Price refers to the final price a company charges when it sells a product or service. As such, price is the point on the value stick that a firm has the most control over. It can be set at any point between a firm’s cost of production and its customers’ willingness to pay.
When a firm sells a product or service, the value is split between the customer and the firm. As explained above, customers receive the difference between their willingness to pay and the actual price, while the company gets the difference between the price it charges and the costs associated with creating the product. This is referred to as the firm’s margin. Where the company chooses to set its price determines how value is shared with the consumer.
Naturally, companies aim to maximize profits from each sale. But they also strive to maximize customers’ delight to build brand loyalty and turn a single purchase into a repeat one. This creates a level of competition wherein a firm must find the optimal point on the value stick to achieve both goals.
Cost refers to how much money goes into producing a product or service, including all of its components. This includes physical costs, such as the various nuts, bolts, and widgets that make up an item, along with non-physical costs, such as utilities and rental space.
The lower a firm’s cost, the higher the value it can share with customers. This creates competition between a firm and its suppliers that work to drive the price up to maximize their value.
4. Willingness to Sell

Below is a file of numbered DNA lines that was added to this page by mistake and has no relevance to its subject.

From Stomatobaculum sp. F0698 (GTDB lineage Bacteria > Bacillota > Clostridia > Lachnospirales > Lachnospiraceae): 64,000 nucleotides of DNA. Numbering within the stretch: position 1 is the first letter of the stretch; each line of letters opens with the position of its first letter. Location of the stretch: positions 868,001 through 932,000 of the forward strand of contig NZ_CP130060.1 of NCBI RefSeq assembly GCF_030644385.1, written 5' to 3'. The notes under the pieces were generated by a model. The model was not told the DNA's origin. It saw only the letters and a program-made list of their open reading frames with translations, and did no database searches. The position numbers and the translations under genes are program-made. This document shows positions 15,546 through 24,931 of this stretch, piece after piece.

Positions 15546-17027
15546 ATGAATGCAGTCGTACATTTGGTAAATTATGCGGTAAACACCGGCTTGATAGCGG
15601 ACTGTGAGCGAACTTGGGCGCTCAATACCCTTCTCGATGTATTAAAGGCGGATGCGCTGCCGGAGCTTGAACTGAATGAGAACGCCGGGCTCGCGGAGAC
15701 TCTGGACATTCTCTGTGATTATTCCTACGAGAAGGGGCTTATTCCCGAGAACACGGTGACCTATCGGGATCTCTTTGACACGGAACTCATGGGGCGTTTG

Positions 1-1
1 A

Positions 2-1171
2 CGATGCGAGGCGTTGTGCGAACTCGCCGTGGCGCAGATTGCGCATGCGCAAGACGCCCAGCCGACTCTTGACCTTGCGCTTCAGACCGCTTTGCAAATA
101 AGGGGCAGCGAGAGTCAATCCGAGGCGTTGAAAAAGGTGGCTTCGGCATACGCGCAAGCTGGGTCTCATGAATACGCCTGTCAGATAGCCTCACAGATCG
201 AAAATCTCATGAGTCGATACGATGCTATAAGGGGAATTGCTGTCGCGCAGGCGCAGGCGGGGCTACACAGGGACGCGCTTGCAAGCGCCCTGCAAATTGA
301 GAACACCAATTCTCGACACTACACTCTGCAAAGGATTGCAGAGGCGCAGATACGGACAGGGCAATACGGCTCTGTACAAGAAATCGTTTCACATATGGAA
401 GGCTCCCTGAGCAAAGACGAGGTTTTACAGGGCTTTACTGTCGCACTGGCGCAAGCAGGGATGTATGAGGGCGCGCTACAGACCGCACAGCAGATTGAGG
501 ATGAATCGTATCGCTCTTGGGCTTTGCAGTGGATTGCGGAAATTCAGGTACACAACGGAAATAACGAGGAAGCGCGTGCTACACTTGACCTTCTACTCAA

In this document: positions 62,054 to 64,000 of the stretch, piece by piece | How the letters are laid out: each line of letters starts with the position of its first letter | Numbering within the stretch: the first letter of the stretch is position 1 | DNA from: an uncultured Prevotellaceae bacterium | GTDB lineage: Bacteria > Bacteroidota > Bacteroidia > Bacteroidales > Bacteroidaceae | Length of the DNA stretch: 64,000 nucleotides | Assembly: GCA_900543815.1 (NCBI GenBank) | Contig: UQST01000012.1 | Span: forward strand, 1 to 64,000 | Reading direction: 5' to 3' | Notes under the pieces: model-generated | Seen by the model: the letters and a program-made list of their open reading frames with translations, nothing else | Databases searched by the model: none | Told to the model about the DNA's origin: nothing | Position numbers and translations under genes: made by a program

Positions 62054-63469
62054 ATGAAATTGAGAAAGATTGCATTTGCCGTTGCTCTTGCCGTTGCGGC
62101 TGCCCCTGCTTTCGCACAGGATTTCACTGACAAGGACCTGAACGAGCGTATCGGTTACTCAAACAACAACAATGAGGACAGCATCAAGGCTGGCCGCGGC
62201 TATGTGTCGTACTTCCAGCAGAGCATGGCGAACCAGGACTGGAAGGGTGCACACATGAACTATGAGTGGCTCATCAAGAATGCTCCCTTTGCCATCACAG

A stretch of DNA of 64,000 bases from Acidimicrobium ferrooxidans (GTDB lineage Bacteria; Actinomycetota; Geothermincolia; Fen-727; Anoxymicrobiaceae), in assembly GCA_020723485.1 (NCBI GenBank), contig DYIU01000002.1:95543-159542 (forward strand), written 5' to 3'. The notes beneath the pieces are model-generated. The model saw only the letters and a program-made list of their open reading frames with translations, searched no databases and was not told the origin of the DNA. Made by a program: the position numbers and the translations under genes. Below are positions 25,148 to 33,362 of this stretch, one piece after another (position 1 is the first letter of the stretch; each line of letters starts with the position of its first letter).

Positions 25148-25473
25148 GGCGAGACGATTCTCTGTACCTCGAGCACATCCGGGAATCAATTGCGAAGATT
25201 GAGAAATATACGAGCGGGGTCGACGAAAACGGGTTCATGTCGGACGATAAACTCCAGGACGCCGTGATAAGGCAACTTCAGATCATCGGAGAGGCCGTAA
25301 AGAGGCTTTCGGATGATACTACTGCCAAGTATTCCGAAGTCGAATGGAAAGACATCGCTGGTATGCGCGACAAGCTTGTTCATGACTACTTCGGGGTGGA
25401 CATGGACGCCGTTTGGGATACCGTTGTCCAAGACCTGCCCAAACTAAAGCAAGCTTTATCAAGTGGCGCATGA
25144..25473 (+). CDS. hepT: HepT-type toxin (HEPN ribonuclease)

Willingness to sell (WTS), also known as willingness to accept, is the lowest price a firm’s suppliers are willing to accept in exchange for the raw materials needed to create products. While many suppliers would like to sell goods for the highest amount possible to maximize profits, most are willing to reduce prices to a certain extent to make a sale. Their willingness to sell represents the lowest point they’re willing to drop before it no longer makes sense to pursue a sale.
The difference between the suppliers’ willingness to sell and the cost (what they charge the firm) is known as the supplier surplus—or the supplier delight—and it represents the value they’ve captured from a sale at the firm’s expense.
Using the Value Stick to Drive Value Creation
When the four points above are plotted along the value stick, they create three wedges: customer delight, firm margin, and supplier surplus.
Firms that embrace value-based pricing can manipulate these wedges in one of two ways. They can either adjust where the points of cost and price fall on the value stick, or they can work to increase the length of the stick (and the total value shared by all parties) by increasing customers’ willingness to pay and decreasing suppliers’ willingness to sell.
Here are four strategies companies can use to increase profit margin with the value stick framework:
1. Raise Prices
A firm can easily increase profit margins by raising prices without changing anything else. This allows them to capture a greater share of each transaction’s value at customers’ expense.